Priority areas addressed: Improved meal choice and quality; Alternative food service delivery models and innovation; Support for independent food and drink consumption; Food delivery, timing and temperature management.
While hot/cold food transport units can overcome some of the temperature issues regarding food transport, they don’t provide much additional flexibility with mealtimes.
Requiring all residents in an aged care home to eat lunch and dinner at the same time minimises consumer choice and independence with mealtimes. It can also increase food wastage, as all uneaten food must be discarded after a set time to comply with food safe guidelines.
Hot fridge food preservers, like the Evereo products, allow cooked food to be stored at service temperature for extended periods of time. Due to accurate temperature and atmospheric control, even uncovered food can be hygienically stored for up to eight hours while preserving its original taste and texture.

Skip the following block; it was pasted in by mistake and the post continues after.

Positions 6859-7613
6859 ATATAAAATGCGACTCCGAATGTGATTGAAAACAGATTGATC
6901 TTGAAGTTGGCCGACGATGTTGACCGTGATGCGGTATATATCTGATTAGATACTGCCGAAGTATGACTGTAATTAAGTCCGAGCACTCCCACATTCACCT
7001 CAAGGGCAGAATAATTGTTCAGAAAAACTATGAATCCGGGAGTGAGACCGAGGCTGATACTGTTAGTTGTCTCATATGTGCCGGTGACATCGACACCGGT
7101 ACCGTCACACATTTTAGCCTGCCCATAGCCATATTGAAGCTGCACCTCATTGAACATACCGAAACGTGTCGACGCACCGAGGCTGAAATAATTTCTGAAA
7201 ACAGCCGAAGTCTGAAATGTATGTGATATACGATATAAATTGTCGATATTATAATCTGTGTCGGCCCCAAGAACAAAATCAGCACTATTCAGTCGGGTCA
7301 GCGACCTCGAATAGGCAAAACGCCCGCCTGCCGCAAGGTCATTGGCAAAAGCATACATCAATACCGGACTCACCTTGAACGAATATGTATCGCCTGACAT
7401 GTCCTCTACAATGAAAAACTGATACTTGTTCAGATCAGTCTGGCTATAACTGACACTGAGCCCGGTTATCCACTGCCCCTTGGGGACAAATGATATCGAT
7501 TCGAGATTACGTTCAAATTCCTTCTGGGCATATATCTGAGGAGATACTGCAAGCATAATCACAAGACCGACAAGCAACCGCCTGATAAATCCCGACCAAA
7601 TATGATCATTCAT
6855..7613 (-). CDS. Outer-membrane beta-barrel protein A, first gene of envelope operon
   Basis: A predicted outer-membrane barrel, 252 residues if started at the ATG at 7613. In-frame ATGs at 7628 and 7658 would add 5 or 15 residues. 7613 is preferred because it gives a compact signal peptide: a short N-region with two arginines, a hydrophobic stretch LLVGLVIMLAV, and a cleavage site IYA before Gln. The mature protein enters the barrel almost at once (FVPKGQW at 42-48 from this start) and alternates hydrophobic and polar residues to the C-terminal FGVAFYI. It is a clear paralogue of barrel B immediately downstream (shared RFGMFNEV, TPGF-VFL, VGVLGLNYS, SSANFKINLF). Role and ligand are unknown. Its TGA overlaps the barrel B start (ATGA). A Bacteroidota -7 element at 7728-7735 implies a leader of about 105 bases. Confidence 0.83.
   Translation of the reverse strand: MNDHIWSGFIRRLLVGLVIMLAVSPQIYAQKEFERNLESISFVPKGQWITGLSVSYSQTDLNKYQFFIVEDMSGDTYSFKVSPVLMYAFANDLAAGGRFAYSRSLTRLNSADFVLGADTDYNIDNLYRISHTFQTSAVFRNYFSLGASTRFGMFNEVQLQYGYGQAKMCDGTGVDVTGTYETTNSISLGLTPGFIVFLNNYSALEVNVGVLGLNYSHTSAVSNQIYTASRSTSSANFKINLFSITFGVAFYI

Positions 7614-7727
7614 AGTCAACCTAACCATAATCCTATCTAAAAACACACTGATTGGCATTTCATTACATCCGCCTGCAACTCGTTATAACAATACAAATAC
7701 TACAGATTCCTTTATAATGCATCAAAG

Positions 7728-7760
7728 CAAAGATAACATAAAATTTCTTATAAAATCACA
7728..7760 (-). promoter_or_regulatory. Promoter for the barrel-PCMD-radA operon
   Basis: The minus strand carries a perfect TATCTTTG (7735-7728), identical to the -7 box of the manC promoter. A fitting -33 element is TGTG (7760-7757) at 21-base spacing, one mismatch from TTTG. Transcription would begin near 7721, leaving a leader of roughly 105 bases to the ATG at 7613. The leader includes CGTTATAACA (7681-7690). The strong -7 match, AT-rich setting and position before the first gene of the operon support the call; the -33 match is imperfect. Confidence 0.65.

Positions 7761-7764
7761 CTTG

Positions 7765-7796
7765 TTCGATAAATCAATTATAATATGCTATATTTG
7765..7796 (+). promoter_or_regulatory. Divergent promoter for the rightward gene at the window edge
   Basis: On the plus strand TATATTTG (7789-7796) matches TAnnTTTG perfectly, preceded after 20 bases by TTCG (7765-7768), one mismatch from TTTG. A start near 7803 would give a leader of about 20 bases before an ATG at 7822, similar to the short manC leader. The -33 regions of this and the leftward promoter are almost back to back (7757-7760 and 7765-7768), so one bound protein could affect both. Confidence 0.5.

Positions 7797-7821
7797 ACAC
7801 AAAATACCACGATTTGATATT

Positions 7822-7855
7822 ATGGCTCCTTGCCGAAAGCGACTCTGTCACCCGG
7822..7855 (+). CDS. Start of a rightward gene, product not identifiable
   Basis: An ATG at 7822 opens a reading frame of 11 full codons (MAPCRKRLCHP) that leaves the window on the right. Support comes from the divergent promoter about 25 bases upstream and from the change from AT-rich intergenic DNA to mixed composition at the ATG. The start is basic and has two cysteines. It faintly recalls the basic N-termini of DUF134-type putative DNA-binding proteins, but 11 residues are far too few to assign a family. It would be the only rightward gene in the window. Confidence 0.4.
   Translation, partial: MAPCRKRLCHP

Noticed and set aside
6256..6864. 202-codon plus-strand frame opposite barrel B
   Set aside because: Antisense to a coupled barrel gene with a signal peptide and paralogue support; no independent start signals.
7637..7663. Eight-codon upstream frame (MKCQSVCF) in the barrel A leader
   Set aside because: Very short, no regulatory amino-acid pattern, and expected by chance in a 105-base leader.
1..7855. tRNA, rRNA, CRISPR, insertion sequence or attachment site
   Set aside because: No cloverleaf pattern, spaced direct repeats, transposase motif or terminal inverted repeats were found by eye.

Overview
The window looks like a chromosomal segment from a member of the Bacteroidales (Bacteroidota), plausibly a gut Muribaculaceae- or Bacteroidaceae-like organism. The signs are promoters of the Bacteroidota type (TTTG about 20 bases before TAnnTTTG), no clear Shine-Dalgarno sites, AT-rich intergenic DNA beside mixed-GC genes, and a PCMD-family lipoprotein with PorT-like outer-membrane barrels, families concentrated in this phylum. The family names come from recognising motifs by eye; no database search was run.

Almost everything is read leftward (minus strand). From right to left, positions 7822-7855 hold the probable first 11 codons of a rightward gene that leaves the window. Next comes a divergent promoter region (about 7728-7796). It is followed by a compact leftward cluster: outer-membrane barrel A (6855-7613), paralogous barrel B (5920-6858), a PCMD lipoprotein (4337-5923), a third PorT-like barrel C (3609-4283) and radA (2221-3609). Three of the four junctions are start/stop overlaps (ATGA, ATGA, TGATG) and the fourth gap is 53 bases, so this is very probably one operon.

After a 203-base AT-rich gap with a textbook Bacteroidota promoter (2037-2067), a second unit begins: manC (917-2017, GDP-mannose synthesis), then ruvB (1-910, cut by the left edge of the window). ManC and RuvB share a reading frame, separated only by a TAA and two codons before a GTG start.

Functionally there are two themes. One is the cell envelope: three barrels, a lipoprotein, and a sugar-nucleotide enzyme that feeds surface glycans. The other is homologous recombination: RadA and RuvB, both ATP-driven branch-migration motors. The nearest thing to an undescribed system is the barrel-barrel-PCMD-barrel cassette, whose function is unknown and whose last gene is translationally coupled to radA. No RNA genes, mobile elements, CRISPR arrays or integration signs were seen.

This enables providers to offer more flexibility with mealtimes where it is requested or required by residents.
Priority areas addressed: Improved meal choice and quality; Alternative food service delivery models and innovation; Food delivery, timing and temperature management.
If there is one key takeaway from this exploration of technology to improve food services in aged care, it is that context matters — a lot.
Food (and health) technology will continue advancing at a rapid pace. So much so that dining at a restaurant, cooking dinner at home, receiving a meal in a hospital and eating on a plane will likely look very different 10 years on than they do now.
While there will undoubtedly be innovations from these areas that have great carryover to aged care homes, many won’t.
When it comes to food technology, the role of leaders in aged care will always be to evaluate the options on offer and decide which could be beneficial in the specific aged care context.
Running parallel to all current and future food technology innovations is catering software.
Regardless of how food is cooked and delivered, providers will always need to capture resident dietary profiles, plan menus, allow staff and residents to order, collect feedback and more.
If you would like to learn how innovative aged care catering software could benefit your service, contact the team at Embrayse to book a demo.